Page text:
So much for the 'historic' US deal with the Taliban to end the Afghan war and eventually bring the troops home as it's already unraveled, with the initial partial ceasefire lasting a little over a week. The peace deal was only signed Saturday in Doha between US State Department and Taliban representatives.
With the ink barely dry, the AFP reports Monday: "The Taliban said Monday they were resuming offensive operations against Afghan security forces, ending the partial truce that preceded the signing of a deal between the insurgents and Washington."
"The reduction in violence... has ended now and our operations will continue as normal," Taliban spokesman Zabihullah Mujahid announced.
Immediately on the heels of of the declaration Afghan national police reported three killed and 11 injured in a blast in the east of the country.
However, the Afghan defense ministry downplayed the truce's total unraveling, saying it was "checking to see if (the truce) had ended". The defense ministry statement added, "We have not had any reports of any big attacks in the country yet."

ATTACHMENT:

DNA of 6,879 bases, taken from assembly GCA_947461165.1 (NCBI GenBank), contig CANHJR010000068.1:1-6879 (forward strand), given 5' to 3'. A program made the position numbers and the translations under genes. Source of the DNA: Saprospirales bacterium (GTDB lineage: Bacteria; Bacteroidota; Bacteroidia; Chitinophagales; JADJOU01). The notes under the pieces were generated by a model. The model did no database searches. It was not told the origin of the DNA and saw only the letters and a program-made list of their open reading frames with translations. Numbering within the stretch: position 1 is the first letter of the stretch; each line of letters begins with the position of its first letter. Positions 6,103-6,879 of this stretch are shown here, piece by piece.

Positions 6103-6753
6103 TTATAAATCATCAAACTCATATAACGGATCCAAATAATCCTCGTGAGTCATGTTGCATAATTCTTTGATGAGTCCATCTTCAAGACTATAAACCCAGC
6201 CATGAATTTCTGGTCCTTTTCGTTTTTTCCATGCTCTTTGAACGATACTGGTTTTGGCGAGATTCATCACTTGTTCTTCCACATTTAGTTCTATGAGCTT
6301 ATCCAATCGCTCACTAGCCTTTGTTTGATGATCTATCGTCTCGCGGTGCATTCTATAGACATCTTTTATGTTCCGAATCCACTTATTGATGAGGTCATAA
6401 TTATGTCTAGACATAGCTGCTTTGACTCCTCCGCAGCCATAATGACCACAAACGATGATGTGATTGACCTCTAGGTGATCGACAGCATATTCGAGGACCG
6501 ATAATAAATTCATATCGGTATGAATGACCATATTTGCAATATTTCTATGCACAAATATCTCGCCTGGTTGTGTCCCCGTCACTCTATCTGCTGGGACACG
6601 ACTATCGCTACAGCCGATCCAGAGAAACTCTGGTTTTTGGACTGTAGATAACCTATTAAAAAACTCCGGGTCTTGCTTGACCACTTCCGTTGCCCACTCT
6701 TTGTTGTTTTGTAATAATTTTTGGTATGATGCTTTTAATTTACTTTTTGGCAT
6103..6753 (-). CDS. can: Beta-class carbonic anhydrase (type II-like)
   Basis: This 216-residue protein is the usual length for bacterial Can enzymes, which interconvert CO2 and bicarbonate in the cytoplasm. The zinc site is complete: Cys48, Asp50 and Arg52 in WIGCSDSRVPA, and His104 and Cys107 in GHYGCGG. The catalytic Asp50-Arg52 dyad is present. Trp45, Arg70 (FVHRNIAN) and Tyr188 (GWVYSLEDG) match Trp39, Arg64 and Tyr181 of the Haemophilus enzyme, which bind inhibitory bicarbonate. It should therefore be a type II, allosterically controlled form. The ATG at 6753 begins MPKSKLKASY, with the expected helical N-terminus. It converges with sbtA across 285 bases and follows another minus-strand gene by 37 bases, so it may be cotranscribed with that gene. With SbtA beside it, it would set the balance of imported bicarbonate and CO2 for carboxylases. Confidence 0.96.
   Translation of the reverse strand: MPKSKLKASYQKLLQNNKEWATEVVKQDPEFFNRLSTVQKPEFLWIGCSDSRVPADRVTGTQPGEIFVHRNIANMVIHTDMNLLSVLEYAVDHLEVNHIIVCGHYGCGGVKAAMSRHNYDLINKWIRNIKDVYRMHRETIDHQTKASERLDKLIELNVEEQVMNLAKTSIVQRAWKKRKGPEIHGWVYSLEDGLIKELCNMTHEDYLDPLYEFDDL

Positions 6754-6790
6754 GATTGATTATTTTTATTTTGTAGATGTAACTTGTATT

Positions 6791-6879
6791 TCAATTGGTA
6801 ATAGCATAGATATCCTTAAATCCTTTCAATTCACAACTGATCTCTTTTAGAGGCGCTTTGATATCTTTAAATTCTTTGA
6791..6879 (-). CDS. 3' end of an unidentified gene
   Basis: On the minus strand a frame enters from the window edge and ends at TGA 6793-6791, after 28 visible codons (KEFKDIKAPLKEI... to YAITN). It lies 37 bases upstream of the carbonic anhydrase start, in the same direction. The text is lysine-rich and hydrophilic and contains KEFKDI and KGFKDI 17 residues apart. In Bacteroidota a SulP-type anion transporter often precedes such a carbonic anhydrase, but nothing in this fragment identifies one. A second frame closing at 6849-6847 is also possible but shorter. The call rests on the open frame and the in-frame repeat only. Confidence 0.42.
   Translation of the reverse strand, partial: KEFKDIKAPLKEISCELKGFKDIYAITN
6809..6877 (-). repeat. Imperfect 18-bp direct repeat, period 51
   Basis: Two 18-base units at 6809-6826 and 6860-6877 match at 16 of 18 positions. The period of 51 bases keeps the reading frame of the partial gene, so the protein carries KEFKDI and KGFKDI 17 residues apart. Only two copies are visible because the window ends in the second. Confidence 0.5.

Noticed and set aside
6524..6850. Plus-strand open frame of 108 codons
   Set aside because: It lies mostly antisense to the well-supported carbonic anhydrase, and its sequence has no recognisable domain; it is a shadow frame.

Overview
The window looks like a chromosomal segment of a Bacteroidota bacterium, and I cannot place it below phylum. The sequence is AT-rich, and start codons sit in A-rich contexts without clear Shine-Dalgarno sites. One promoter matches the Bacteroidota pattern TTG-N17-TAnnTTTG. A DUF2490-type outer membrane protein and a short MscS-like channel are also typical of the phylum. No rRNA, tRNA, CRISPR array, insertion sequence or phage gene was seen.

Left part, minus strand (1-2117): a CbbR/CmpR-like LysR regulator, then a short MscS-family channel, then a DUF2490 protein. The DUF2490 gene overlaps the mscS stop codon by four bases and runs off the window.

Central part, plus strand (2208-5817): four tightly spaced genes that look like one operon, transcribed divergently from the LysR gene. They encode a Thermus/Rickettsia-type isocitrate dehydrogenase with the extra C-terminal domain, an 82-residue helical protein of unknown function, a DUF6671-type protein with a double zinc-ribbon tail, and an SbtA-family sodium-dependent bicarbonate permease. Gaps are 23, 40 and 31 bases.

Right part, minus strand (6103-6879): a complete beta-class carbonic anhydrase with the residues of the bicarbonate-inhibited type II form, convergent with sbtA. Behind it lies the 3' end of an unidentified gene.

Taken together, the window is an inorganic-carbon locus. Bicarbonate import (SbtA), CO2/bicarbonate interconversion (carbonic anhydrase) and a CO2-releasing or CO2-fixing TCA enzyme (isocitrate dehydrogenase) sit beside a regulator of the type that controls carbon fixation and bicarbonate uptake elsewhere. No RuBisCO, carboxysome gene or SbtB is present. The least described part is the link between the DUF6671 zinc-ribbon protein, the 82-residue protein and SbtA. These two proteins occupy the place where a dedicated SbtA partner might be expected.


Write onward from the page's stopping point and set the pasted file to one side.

Months in the works, the controversial deal that saw Washington engage with terrorists while desperately wanting to bring an end to the eighteen-year long occupation would have ultimately seen all American troops out of Afghanistan within 14 months.
Only on Sunday Secretary of State Mike Pompeo predicted a “rocky and bumpy” path, but at this point it appears there's no path at all.
Direct talks between Taliban and Afghan officials were to begin March 10, considered among the biggest hurdles to the truce plan, given disagreements over mutual release of prisoners and other details.
The whole thing appears to have unraveled after Taliban spokesperson Zabihullah Mujahid again demanded the government release some 5,000 Taliban prisoners held by the Kabul government.
But Afghan President appeared to pour cold water on this key element of the deal, responding:
“There is no commitment to releasing 5,000 prisoners. This is the right and the self-will of the people of Afghanistan. It could be included in the agenda of the intra-Afghan talks, but cannot be a prerequisite for talks,” said Ghani.
This seems to be driving the Taliban's non-commitment to the truce, even after all the hype in Western media. It increasingly appear the headlines never matched the reality in the first place, considering how it unraveled pretty much immediately upon being signed with Washington.